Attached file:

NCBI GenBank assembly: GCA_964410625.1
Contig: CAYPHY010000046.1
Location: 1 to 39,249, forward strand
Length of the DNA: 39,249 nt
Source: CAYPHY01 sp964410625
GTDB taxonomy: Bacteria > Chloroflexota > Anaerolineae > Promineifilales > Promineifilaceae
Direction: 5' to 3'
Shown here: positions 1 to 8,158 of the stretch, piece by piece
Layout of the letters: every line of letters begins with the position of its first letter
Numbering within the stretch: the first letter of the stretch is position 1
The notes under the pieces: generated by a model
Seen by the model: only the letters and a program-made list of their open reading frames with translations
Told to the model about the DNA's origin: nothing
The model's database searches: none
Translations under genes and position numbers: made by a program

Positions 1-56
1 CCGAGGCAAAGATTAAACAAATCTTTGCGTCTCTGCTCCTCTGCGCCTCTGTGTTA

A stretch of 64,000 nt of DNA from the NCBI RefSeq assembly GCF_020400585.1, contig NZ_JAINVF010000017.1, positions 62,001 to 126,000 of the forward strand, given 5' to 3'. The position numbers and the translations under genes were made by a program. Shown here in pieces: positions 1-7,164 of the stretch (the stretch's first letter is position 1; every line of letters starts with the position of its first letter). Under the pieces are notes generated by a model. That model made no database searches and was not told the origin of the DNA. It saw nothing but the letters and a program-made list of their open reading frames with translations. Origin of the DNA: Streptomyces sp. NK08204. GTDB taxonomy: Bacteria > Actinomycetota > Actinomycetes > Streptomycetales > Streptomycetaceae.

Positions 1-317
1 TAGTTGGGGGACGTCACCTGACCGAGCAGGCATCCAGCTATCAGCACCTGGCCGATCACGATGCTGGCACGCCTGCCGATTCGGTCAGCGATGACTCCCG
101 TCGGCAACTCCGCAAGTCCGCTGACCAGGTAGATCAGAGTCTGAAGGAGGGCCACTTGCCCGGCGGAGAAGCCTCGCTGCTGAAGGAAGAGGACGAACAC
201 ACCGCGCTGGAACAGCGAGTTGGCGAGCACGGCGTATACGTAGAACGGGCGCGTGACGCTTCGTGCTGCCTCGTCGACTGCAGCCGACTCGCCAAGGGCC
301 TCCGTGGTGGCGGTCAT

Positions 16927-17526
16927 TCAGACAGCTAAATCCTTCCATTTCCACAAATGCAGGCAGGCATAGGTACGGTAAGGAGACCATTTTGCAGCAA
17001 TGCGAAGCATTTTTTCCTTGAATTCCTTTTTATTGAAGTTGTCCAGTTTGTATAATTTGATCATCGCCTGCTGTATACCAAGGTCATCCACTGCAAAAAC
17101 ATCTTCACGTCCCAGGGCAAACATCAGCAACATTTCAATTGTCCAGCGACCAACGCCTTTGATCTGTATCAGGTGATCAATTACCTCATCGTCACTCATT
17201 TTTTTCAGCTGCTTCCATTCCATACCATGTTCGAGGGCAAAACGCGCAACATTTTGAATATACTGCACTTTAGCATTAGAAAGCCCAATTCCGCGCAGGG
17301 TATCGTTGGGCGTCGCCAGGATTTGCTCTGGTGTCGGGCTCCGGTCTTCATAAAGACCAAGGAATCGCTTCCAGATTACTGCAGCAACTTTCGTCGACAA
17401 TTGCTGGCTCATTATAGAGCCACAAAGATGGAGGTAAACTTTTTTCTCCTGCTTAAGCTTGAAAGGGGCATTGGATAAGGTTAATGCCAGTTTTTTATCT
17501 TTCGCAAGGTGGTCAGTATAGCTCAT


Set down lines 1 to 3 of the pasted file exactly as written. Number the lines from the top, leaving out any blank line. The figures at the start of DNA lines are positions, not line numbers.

NCBI GenBank assembly: GCA_964410625.1
Contig: CAYPHY010000046.1
Location: 1 to 39,249, forward strand